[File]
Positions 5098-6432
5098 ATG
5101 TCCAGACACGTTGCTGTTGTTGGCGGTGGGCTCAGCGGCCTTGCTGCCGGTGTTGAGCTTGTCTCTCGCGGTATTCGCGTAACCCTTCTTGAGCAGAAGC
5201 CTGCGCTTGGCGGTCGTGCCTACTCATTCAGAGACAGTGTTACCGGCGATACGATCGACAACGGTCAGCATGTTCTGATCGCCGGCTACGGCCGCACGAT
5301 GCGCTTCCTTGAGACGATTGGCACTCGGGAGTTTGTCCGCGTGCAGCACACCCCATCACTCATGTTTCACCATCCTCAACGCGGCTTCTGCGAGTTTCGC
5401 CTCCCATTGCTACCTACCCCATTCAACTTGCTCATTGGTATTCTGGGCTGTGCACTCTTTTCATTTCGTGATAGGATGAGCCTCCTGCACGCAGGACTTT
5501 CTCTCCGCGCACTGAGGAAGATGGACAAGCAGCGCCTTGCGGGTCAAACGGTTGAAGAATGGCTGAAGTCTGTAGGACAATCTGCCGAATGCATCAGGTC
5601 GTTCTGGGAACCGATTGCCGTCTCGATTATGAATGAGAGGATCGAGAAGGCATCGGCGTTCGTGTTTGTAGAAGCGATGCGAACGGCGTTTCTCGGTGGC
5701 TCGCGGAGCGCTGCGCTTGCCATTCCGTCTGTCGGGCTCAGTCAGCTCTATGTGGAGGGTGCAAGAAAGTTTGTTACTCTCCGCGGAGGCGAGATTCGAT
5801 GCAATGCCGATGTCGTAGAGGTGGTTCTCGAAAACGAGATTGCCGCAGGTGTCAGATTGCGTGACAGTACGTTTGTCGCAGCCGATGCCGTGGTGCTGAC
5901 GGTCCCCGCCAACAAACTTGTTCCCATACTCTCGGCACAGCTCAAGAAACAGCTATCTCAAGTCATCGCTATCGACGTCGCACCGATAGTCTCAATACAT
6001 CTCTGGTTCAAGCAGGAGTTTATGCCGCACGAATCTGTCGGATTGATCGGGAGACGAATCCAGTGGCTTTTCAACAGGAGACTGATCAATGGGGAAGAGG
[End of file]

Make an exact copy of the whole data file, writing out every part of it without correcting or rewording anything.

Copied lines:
Positions 5098-6432
5098 ATG
5101 TCCAGACACGTTGCTGTTGTTGGCGGTGGGCTCAGCGGCCTTGCTGCCGGTGTTGAGCTTGTCTCTCGCGGTATTCGCGTAACCCTTCTTGAGCAGAAGC
5201 CTGCGCTTGGCGGTCGTGCCTACTCATTCAGAGACAGTGTTACCGGCGATACGATCGACAACGGTCAGCATGTTCTGATCGCCGGCTACGGCCGCACGAT
5301 GCGCTTCCTTGAGACGATTGGCACTCGGGAGTTTGTCCGCGTGCAGCACACCCCATCACTCATGTTTCACCATCCTCAACGCGGCTTCTGCGAGTTTCGC
5401 CTCCCATTGCTACCTACCCCATTCAACTTGCTCATTGGTATTCTGGGCTGTGCACTCTTTTCATTTCGTGATAGGATGAGCCTCCTGCACGCAGGACTTT
5501 CTCTCCGCGCACTGAGGAAGATGGACAAGCAGCGCCTTGCGGGTCAAACGGTTGAAGAATGGCTGAAGTCTGTAGGACAATCTGCCGAATGCATCAGGTC
5601 GTTCTGGGAACCGATTGCCGTCTCGATTATGAATGAGAGGATCGAGAAGGCATCGGCGTTCGTGTTTGTAGAAGCGATGCGAACGGCGTTTCTCGGTGGC
5701 TCGCGGAGCGCTGCGCTTGCCATTCCGTCTGTCGGGCTCAGTCAGCTCTATGTGGAGGGTGCAAGAAAGTTTGTTACTCTCCGCGGAGGCGAGATTCGAT
5801 GCAATGCCGATGTCGTAGAGGTGGTTCTCGAAAACGAGATTGCCGCAGGTGTCAGATTGCGTGACAGTACGTTTGTCGCAGCCGATGCCGTGGTGCTGAC
5901 GGTCCCCGCCAACAAACTTGTTCCCATACTCTCGGCACAGCTCAAGAAACAGCTATCTCAAGTCATCGCTATCGACGTCGCACCGATAGTCTCAATACAT
6001 CTCTGGTTCAAGCAGGAGTTTATGCCGCACGAATCTGTCGGATTGATCGGGAGACGAATCCAGTGGCTTTTCAACAGGAGACTGATCAATGGGGAAGAGG